Considerations for Application Virtualization

By Dave Harding (Profile)
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Thursday, November 15th 2012
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In this article, Dave Harding, Product Manager at IT efficiency company 1E, discusses why organizations need to have visibility of their virtualized applications and how they can achieve this. Increasingly organizations are using application virtualization technologies that “sandbox” an application so that it doesn’t leave the same imprint that traditional software install does. This makes it a real challenge to monitor application usage, which can be a key component of identifying opportunities to reduce license costs or ensuring compliance for an impending vendor audit.

Technology evolves fast. Virtualization has already spread way beyond the data center. Today, application virtualization, user-centric deployment models and terminal server technologies are transforming delivery of applications to improve user experience and reduce overhead management costs. However, as organizations deploy these virtualized applications, many aren’t properly accounting for their software licenses. In fact, software vendors have been slow to update their licensing models to reflect this trend.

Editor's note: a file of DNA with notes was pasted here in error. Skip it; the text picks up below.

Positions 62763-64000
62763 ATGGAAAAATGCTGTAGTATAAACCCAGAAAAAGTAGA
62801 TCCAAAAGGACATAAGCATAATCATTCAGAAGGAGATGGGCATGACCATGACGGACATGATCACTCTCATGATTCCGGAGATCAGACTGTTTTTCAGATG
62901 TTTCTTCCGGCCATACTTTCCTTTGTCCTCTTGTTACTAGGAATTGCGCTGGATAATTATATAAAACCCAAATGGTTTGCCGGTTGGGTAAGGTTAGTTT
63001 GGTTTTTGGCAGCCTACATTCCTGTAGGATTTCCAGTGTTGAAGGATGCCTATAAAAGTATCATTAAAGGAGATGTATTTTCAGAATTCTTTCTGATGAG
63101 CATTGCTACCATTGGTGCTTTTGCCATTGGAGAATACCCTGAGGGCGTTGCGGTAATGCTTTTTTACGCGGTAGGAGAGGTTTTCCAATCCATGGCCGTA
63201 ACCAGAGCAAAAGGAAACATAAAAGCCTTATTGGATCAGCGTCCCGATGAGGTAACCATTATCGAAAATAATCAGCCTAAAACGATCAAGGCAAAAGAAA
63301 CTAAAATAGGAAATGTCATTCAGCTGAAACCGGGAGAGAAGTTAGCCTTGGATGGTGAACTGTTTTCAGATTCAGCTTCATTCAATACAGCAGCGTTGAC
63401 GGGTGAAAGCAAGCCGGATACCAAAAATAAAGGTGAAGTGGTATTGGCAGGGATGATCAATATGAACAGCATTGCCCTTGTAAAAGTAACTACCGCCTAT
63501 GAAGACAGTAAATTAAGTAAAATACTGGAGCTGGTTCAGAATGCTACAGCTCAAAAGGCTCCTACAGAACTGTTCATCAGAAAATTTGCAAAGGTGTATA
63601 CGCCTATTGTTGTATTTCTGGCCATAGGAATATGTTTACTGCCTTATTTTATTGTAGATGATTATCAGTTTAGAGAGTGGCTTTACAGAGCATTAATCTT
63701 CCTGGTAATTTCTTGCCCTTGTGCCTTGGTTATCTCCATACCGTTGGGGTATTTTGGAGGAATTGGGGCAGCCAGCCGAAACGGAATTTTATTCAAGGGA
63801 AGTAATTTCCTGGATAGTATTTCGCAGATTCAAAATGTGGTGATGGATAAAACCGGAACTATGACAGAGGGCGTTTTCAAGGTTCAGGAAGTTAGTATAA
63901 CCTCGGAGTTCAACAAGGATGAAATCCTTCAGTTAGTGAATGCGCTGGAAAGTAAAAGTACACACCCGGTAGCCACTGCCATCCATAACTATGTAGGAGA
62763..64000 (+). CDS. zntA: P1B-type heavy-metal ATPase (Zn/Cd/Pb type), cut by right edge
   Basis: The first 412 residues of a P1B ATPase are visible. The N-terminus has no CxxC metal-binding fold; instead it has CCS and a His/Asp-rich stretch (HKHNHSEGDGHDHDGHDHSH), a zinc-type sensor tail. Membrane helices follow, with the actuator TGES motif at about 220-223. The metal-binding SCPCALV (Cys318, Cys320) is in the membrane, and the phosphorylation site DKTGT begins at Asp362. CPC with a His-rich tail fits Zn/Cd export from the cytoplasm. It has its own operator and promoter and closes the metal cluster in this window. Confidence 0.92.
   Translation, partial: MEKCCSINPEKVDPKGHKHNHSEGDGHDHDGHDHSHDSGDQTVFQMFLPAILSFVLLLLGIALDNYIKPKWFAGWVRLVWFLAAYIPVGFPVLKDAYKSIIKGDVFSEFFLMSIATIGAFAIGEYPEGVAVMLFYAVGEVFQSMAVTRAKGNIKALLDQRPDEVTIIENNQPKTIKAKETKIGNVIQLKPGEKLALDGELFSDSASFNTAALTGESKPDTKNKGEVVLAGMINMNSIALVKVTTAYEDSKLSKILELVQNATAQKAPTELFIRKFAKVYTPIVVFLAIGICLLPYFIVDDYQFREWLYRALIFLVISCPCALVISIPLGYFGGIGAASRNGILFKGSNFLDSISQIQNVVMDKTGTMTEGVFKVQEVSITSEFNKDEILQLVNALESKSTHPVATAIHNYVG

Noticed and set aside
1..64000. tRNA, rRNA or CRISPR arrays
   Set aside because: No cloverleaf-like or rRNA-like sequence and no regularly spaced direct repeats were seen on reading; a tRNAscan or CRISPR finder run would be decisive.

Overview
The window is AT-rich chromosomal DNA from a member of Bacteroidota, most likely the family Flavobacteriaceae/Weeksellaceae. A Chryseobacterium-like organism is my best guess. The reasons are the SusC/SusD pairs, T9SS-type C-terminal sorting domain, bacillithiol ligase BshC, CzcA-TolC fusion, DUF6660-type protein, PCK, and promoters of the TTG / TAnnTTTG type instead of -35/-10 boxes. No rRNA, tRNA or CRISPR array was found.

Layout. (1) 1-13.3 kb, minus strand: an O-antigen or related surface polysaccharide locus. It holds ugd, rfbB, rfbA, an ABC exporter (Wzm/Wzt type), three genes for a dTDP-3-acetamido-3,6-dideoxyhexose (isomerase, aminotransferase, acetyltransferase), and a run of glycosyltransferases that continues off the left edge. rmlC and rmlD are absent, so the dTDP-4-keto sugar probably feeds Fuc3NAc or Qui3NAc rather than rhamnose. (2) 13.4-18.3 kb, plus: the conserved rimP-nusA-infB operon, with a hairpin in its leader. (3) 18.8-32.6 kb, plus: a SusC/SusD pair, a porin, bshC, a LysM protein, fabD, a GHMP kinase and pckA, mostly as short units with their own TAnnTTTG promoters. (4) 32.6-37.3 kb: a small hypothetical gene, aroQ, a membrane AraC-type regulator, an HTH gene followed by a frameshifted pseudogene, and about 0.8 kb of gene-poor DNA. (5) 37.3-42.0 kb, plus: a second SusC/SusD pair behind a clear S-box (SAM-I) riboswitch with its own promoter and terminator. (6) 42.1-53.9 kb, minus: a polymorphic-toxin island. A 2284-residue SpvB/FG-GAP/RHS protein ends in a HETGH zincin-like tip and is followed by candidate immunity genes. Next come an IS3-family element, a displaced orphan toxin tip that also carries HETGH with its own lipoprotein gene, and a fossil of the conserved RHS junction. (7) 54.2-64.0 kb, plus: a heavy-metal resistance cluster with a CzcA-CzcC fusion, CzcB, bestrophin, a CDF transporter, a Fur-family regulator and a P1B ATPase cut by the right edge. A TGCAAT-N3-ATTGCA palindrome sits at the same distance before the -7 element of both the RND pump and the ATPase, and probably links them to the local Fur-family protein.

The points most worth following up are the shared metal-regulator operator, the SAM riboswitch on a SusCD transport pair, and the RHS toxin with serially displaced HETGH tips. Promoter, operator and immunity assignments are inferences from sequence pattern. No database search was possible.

Software licensing represents a major cost and administrative burden and is a hidden license liability for organizations – often, it consumes far more of the IT budget than necessary. In fact, recent research found that there is $12.3bn of preventable and ongoing costs associated with unused software and shelfware within organizations in the Unites States alone. Every organization needs a single and comprehensive view of software licenses and usage to manage this issue.

Application Virtualization Defined

Before examining the impact of increasing application virtualization on software licensing, it is important to understand what application virtualization means in this context.

There are a number of competing and complementary technologies in the application virtualization space – with the biggest driver probably being Microsoft App-V technology. App-V can work in different modes, but essentially App-V allows the sandboxing of an application within a virtualized environment on a PC. An application is then “sequenced” to run within this sandbox. The purpose of this is two-fold – first, the environment within which the application runs is standardized, and second, very little “footprint” is left on the PC from the App-V application.

Many large enterprises are currently attempting to standardize on App-V as a distribution (or packaging) technology. Some organizations that are in the process of deploying Windows 7 and are having to go through an exercise of re-packaging all applications have decided to sequence them as App-V packages where possible. However, most organizations are finding that they are only able to use App-V for 60-70 percent of existing apps for various reasons.

Drilling a bit deeper, App-V can be used in several modes – including live streaming from application servers. However, App-V can also be deployed so that the App-V client can run the application independent of the server. Other virtualization technologies such as Citrix XenApp or VMware ThinApp typically use a streaming mechanism.  App-V is the only commonly used technology that enables standalone use without requiring a network connection to a shared application server.